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UAE becomes second largest Arab economy

posted on 01/12/2005: 2250 views


When the UAE was founded nearly 34 years ago, its economy was negligible and its non-oil sector was just taking shape as it was heavily reliant on oil sales. The country is now the second economic power in the Arab world after Saudi Arabia.



Four years after the federation, the country's economy ranked 11th in the Arab region and in 1990 it leaped to the fifth rank.



In 2000, the UAE had the third largest economy after Saudi Arabia and Egypt and in 2004, it was second only to Saudi Arabia. This year, the UAE's gross domestic product is expected to swell by another 10 percent to a record level in nominal terms and this will enable the country to maintain its status as the second economic power in the region.



Such achievement were a result of several factors, including a surge in oil prices and the country's crude and gas production, a steady growth in the non-oil sector, mainly services and manufacturing, and a massive government economic diversification drive that was spearheaded by its late leader Sheikh Zayed bin Sultan Al Nahyan and is now led by President His Highness Sheikh Khalifa bin Zayed Al Nahyan.



The UAE's economic achievements have won acclaim from many global institutions, mainly the International Monetary Fund, which is urging the emirates to push ahead with reforms to minimize the impact of oil on the economy and further widen the non-oil sector in the GDP. While it believes the UAE has made substantial progress in its diversification drive as some non-oil sectors have become large contributors to the GDP, the IMF notes that oil still provides most of the income and this should prompt the country to focus more on export-oriented sectors.



In 2004, the UAE's GDP hit a record Dh328.7 billion, a staggering nominal increase of nearly 19.7 percent over the 2003 GDP of Dh274.8 billion. Real GDP growth was put at around 10 percent and officials project similar real growth in 2005.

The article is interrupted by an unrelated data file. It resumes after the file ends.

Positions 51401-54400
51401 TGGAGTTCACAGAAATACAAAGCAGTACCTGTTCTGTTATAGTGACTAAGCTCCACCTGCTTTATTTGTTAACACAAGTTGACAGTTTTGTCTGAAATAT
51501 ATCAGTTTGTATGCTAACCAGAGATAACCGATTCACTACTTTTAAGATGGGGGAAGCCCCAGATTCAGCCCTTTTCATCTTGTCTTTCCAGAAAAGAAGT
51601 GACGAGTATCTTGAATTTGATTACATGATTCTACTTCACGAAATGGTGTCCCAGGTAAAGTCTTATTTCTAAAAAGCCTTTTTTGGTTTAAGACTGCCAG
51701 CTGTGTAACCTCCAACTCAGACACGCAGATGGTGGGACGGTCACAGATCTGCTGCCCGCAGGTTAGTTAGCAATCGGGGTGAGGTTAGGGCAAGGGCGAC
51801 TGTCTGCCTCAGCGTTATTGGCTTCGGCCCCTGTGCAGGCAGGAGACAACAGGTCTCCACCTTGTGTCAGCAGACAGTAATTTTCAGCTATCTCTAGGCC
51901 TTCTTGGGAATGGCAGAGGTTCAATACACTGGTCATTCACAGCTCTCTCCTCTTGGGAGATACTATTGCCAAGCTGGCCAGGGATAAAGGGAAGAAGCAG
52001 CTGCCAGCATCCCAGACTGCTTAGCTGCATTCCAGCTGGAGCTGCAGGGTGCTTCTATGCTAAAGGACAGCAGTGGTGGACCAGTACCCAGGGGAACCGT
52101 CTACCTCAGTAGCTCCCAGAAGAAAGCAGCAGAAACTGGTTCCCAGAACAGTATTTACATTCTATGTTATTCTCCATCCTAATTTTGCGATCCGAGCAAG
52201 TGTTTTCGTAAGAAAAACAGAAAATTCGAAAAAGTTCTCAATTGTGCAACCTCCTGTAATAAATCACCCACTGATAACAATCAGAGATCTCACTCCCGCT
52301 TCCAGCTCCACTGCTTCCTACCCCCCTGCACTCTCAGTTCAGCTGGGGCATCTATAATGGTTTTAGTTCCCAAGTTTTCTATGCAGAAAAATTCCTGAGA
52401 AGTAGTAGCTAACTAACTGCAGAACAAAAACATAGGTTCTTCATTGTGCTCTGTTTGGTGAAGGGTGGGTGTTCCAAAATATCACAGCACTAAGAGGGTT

The surge in the country's income has resulted in a steady increase in investment, which grew to a record Dh81.2 billion in 2004 from Dh73.1 billion in 2003 and Dh62.4 billion in 2002, according to the Central Bank.



Exports also peaked at Dh303 billion last year while the balance of payment recorded one of its highest surpluses of around Dh12.8 billion in 2004 compared with Dh4.7 billion in 2003. Higher oil income also had a strong positive impact on the budget, with the consolidated financial account (covering the federal budget and spending by each emirate) recording a minimal deficit of around Dh855 million, one of its lowest levels in the UAE's history.



This compares with a staggering shortfall of Dh29.3 billion in 2002 and a record deficit of Dh29.5 billion in 1999. But experts believe such deficits are only nominal since they are financed through return from the country's overseas assets rather than borrowing.



This year could be even better. According to the Energy Information Agency (EIA) of the US Department of Energy, the UAE is poised to net its highest ever oil revenues of nearly US$40 billion compared with around US$30 billion in 2004. In 2006, the income could even be better as oil prices are projected to remain high, with the EIA projecting the country's revenues at a record US$42.7 billion.



When the UAE's economy made a big leap and its income hit a record in 2004, officials and experts described it as just an exceptional year caused mainly by an exceptional surge in crude prices.